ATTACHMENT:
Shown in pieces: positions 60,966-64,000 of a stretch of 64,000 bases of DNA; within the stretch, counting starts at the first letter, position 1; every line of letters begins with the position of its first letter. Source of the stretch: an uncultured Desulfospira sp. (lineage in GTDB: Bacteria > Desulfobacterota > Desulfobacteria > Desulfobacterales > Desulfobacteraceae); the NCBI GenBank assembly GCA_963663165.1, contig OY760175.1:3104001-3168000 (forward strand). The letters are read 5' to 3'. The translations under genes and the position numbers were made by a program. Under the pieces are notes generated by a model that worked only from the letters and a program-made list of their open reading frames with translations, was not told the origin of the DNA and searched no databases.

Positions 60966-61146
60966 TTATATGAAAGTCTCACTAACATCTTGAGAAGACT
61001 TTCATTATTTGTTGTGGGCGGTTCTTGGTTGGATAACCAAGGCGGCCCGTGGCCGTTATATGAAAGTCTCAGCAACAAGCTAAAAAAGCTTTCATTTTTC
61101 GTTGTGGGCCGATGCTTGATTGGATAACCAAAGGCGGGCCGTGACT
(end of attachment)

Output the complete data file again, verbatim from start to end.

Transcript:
Shown in pieces: positions 60,966-64,000 of a stretch of 64,000 bases of DNA; within the stretch, counting starts at the first letter, position 1; every line of letters begins with the position of its first letter. Source of the stretch: an uncultured Desulfospira sp. (lineage in GTDB: Bacteria > Desulfobacterota > Desulfobacteria > Desulfobacterales > Desulfobacteraceae); the NCBI GenBank assembly GCA_963663165.1, contig OY760175.1:3104001-3168000 (forward strand). The letters are read 5' to 3'. The translations under genes and the position numbers were made by a program. Under the pieces are notes generated by a model that worked only from the letters and a program-made list of their open reading frames with translations, was not told the origin of the DNA and searched no databases.

Positions 60966-61146
60966 TTATATGAAAGTCTCACTAACATCTTGAGAAGACT
61001 TTCATTATTTGTTGTGGGCGGTTCTTGGTTGGATAACCAAGGCGGCCCGTGGCCGTTATATGAAAGTCTCAGCAACAAGCTAAAAAAGCTTTCATTTTTC
61101 GTTGTGGGCCGATGCTTGATTGGATAACCAAAGGCGGGCCGTGACT